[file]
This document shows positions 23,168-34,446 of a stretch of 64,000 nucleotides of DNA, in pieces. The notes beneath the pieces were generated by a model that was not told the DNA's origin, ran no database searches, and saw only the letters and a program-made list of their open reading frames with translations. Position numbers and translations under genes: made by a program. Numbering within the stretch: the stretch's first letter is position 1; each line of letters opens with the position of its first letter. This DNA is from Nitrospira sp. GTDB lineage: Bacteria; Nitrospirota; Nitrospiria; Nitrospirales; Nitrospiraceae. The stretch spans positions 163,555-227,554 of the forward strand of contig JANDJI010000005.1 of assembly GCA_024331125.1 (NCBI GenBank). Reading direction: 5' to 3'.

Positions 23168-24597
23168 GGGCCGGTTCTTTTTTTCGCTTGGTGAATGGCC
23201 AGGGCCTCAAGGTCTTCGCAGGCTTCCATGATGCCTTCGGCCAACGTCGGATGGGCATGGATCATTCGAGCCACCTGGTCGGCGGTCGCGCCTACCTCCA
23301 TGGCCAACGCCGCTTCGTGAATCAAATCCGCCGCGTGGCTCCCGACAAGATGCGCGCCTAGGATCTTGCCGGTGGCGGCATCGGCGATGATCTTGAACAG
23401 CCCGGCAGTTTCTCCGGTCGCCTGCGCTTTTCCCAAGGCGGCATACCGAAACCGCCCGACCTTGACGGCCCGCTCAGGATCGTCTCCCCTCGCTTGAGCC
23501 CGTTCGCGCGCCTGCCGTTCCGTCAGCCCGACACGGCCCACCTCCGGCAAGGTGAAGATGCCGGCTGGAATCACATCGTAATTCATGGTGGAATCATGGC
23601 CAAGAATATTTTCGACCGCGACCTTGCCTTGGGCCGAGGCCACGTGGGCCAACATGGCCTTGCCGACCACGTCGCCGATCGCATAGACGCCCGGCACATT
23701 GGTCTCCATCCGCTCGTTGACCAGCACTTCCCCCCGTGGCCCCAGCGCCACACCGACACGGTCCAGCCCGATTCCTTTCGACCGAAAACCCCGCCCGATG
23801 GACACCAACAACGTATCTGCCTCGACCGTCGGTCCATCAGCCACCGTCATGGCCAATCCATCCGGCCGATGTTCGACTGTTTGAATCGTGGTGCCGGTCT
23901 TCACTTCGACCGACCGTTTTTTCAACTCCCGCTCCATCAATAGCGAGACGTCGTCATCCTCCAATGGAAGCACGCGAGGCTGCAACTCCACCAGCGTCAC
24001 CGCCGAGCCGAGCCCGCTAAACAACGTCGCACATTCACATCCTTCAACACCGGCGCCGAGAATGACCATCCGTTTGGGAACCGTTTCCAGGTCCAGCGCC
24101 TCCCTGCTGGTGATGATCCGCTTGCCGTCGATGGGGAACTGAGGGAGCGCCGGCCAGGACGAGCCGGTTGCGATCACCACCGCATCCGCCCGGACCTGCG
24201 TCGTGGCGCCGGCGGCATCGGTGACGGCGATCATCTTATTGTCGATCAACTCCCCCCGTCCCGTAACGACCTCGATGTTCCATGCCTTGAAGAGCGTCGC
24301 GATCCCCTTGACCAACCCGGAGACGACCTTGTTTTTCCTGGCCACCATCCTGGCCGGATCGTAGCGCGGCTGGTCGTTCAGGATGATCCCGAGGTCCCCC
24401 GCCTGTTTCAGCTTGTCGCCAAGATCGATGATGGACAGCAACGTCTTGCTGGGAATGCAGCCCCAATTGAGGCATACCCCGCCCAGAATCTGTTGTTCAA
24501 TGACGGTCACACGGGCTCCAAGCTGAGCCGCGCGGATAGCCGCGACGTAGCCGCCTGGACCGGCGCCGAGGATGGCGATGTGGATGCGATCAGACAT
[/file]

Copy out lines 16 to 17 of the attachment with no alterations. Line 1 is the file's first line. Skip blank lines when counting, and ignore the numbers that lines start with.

24401 GCCTGTTTCAGCTTGTCGCCAAGATCGATGATGGACAGCAACGTCTTGCTGGGAATGCAGCCCCAATTGAGGCATACCCCGCCCAGAATCTGTTGTTCAA
24501 TGACGGTCACACGGGCTCCAAGCTGAGCCGCGCGGATAGCCGCGACGTAGCCGCCTGGACCGGCGCCGAGGATGGCGATGTGGATGCGATCAGACAT